Well, here we are 2012. We now have what the world likes to call Obamacare, which has to some folks become as derogatory as the “F” word. We have people who would rather go sit in a crowded emergency room than wait in their doctor’s office.  We have people that are privileged to have Medicaid for their children’s care that think that the physicians owe them their rights to privacy. We have parents that feel they can criticize and insult their physician in any way they choose. We have still have physicians that are so burned out, that they have become apathetic. The word is getting out to the best and brightest students because many of them are not becoming physicians. They are opting to becoming nurse practitioners or physician assistants who in some markets are paid the same as M. D.’s The best and the brightest are also opting to avoid healthcare as a choice of career making it easier for the “slackers” to become physicians.

Don’t get me wrong, I didn’t go into medicine for the money, but I didn’t take a vow of poverty. I do hate it when folks think physicians are rolling in dough and live the high life. I am driving a 2002 Toyota Camry and a 1998 Ford Expedition. I owe student loans and taxes and I have to pay for all 3 of my children to attend school, from college to elementary school (that’s another blog).

Can I fix it by myself? If I believed that, I wouldn’t be writing this. One of the problems with healthcare is everyone wants it and no one wants to pay for it.  This is a case where the best things in life are not free.

I have heard horror stories about socialized medicine, where if you are 65 and need dialysis you basically need to go home an pick out a funeral home, or the 50 year old lady that had to wait 6 months to get a cat scan to evaluate her ovarian mass which turned out to be cancer and another 6 months to have a surgeon remove the tumor to start chemotherapy because the studies say ovarian cancer has a 50 survival rate so lets see if she lives long enough to start treatment.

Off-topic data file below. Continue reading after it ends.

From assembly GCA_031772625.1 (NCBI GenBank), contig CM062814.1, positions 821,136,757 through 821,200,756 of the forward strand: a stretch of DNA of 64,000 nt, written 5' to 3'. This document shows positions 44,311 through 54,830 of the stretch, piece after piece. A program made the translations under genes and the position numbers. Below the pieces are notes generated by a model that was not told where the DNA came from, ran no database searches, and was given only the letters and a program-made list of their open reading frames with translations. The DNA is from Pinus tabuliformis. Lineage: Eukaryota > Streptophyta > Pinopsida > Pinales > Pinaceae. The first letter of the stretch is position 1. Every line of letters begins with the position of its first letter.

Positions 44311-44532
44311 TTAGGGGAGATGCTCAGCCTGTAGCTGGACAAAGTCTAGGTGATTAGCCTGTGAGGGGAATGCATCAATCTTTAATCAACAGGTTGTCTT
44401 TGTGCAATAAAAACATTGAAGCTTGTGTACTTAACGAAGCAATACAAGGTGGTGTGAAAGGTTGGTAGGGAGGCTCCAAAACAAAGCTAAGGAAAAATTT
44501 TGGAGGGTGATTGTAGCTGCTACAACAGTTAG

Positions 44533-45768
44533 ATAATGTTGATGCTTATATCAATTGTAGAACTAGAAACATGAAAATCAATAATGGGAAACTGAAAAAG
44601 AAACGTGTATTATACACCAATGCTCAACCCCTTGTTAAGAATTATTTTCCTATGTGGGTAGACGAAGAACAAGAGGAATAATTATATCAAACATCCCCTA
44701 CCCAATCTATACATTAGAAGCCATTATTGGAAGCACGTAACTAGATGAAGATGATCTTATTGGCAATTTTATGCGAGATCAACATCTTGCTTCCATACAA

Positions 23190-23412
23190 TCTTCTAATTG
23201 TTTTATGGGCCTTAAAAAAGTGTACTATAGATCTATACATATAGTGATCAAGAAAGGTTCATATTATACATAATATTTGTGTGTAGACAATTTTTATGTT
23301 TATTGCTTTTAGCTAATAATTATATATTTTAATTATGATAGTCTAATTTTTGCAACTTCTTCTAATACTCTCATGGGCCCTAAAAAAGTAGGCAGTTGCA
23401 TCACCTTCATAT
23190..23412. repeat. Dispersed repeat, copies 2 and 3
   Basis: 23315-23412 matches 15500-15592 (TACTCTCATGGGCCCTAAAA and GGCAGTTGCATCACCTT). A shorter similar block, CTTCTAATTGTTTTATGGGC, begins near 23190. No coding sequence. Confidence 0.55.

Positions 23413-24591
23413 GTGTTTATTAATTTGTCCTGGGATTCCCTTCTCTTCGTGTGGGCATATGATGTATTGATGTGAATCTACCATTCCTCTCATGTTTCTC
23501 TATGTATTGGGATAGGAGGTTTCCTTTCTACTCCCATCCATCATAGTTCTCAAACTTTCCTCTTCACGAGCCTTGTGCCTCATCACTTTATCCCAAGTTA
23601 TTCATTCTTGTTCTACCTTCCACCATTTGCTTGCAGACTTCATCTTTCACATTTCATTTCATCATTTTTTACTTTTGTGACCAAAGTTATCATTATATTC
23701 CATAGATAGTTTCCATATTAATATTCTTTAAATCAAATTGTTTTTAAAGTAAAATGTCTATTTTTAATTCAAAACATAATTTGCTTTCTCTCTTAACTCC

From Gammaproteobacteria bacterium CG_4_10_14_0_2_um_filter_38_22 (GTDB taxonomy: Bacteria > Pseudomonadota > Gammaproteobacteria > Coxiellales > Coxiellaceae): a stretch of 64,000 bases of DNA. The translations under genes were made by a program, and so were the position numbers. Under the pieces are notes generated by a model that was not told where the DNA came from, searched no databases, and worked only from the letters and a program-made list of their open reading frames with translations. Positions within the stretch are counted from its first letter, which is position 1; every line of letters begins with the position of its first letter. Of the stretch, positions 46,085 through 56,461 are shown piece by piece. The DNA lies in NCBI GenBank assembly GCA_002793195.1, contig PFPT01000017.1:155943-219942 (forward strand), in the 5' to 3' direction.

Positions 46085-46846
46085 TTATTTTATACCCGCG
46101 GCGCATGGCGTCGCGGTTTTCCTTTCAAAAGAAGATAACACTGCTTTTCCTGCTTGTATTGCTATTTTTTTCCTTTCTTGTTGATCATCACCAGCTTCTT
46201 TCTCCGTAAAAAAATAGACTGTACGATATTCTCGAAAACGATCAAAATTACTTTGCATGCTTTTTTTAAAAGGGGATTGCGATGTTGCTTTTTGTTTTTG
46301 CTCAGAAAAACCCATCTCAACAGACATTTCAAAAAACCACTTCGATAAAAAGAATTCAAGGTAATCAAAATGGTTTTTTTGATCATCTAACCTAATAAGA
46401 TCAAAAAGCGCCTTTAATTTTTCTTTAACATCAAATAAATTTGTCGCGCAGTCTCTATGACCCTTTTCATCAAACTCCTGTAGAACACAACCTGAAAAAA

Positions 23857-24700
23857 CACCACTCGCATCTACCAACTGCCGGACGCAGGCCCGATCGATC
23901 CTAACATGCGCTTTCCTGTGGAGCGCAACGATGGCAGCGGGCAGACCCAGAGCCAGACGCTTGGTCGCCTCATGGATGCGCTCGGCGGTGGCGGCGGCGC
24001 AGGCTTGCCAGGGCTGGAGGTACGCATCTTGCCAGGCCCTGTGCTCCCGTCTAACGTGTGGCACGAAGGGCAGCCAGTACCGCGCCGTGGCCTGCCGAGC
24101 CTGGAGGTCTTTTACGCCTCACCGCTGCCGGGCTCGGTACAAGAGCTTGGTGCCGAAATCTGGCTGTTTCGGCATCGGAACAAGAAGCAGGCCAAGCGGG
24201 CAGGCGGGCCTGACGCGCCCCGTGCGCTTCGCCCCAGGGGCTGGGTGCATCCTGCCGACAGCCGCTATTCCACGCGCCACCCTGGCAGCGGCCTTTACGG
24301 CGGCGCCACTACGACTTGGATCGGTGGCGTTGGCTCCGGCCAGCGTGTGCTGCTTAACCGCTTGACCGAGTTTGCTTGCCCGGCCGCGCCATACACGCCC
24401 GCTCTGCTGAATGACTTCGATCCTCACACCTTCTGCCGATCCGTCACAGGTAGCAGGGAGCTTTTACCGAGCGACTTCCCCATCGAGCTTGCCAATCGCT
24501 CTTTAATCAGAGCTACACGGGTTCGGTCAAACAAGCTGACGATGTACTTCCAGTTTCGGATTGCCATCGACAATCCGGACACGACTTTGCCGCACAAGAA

There has to be a way to get quality healthcare (with emphasis on quality) without breaking the bank and without the horror stories I have presented. Does anyone really and truly want to give it a go?


One response

  1. There’s got to be a middle ground between hardcore socialized medicine of the dystopian scifi variety (gruesome waiting rooms, patients dying in the hallways, forgotten in elevators) and a system where only the very rich can afford even basic health care. I am very fortunate to have health care insurance through my work, but I’ve seen what happens to those with little or no health care options. I’ve sat in the free clinic for hours with my mother in law (who is very sick) only to have her sent home without seeing a physician. I’ve sat there and fumed while the overbooked MD completely missed my wife’s diabetes. I snuck the chart while we waited almost an hour in the exam room; I saw the elevated sugar levels and made the connection between those and her family history. Because she was a Medicaid patient, she was at the bottom of the list. I cared more about her health than her doctor, and I have an English degree!

    Doctors are overworked, overburdened, overlitigated, and undervalued. Our system of medicine is seriously broken, and you’re right–the best and the brightest are being frightened away from medicine as a career. I don’t know what it’s going to take, but something must be done.